By Leslie Ann Aquino
The fuel price increase may trigger the erosion of the buying power of all workers, a labor group said Tuesday.
“The big-time fuel price increase will definitely impact the prices of goods and cost of services which will automatically lessen the purchasing power of wage,” said Trade Union Congress of the Philippines (TUCP) president Raymond Mendoza in a statement.
“This natural increase in the prices of goods and services will be confounded by additional prices imposed by profiteers and profiteering activities who always exploit the weak enforcement of government regulation on prices of basic commodities and services,” Mendoza added.
The Kilusang Mayo Uno (KMU) slammed the oil price hike as “artificial, unwarranted, and unjustified.”
“The Duterte government is allowing big oil companies to use the attacks in Saudi Arabian oil companies, which can be fixed soon, and the long-standing trade war between US and China to implement a big-time oil price hike. The Oil Deregulation Law must be junked because it only feeds the greed of big oil companies. They are always using the international situation as an alibi,” said KMU secretary-general Jerome Adonis in a statement.
“We won’t take another series of OPH (oil price hike) sitting down while prices of basic commodities again go up. The Christmas season has practically started in the Philippines, and we don’t want manufacturing companies and supermarkets to get yet another excuse to raise the prices of their products during the run up to December. Neither, will we accept the attempts of the oil companies to justify oil price increases by saying, yet again, that global prices have also gone up. The government should confront the oil companies once and for all for jacking up their prices at the slightest excuse,” he added.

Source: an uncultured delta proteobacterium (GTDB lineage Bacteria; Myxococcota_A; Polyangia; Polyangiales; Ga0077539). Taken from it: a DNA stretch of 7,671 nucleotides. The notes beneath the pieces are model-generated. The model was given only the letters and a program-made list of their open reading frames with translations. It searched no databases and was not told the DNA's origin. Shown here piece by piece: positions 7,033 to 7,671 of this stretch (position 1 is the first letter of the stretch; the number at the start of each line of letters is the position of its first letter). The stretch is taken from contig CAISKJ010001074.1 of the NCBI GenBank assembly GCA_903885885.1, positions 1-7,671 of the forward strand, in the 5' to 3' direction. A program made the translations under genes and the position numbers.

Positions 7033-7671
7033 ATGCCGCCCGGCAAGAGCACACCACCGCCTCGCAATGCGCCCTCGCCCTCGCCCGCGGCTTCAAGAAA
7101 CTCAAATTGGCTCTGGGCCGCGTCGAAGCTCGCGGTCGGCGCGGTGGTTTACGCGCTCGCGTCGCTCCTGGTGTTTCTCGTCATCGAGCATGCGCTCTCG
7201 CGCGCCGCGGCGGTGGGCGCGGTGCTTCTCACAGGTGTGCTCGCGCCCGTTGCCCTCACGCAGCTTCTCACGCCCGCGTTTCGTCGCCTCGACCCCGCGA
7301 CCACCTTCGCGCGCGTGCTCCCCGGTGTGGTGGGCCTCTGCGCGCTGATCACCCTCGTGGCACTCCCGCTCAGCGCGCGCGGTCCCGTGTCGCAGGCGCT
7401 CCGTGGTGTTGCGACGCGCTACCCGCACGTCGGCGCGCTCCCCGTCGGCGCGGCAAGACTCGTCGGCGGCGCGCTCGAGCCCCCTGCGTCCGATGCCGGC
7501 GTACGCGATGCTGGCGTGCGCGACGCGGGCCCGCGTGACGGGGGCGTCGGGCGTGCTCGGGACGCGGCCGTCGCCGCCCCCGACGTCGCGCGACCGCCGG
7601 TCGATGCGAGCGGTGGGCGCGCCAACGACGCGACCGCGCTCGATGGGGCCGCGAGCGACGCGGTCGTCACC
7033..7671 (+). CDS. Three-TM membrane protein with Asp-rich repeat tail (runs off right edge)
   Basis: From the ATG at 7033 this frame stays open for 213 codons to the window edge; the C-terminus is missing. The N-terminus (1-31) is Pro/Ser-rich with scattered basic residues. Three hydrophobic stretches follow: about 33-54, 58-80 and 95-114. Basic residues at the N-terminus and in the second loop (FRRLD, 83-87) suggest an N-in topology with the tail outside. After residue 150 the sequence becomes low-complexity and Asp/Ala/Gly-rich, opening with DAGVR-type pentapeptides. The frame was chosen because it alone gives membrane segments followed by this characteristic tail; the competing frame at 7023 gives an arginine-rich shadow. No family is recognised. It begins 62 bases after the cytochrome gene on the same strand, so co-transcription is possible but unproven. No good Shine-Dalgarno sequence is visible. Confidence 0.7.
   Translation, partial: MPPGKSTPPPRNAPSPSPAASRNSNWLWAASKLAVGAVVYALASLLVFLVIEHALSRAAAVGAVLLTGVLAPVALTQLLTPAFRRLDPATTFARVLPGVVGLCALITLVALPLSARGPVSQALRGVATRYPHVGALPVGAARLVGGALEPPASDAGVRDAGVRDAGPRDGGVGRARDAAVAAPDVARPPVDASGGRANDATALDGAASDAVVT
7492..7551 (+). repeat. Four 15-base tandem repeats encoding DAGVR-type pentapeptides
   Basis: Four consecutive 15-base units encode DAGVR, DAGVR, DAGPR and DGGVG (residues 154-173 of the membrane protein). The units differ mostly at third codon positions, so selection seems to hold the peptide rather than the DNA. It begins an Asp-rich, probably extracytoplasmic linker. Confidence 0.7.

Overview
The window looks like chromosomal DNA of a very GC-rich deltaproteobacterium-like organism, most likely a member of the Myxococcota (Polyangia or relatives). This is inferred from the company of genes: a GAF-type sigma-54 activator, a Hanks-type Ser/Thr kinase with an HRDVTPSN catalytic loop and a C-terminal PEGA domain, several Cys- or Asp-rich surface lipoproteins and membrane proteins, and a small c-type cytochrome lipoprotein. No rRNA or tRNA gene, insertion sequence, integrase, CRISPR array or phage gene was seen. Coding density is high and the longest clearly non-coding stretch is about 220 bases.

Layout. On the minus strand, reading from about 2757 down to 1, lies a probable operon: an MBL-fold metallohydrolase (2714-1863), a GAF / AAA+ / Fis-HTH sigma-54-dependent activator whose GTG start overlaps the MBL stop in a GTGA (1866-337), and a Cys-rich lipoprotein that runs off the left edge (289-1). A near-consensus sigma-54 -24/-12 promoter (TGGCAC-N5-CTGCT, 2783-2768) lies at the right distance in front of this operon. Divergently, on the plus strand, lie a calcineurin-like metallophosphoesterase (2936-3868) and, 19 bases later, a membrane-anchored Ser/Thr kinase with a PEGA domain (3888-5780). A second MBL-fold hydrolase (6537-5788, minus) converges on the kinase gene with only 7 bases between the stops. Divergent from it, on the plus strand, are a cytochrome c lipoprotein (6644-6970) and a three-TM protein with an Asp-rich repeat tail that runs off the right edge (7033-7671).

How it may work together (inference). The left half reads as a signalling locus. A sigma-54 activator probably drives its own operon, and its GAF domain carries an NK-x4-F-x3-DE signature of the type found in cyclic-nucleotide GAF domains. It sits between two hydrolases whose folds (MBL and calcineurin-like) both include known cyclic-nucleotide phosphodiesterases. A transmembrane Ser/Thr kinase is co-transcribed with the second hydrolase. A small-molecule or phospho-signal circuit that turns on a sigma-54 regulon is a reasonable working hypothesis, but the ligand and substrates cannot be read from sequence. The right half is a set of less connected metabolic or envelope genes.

Julius Cainglet of the Federation of Free Workers said the oil price hike was grossly unfair to workers.
“They are raising oil prices on the basis of mere speculation. There should be enough buffer stock in the international market to stave off the price increases,” he said.
Rene Magtubo of the Partido ng Manggagawa said there should be no big-time price hike given that oil companies still have their reserves priced at a lower cost.
“Any big-time increase should be supported by the DOE’s assessment on the oil companies’ present oil reserves and costs. Absent this, big-time oil price hikes will be a windfall to oil companies but would bring about price hikes to basic goods that ordinary workers consumed,” he said.
Josua Mata of Sentro believes any additional oil price hike would be highly speculative.
“From what I gathered, the Saudi government is acting fast to rebuild their capacity, and they should be able to address the problem soon,” he said.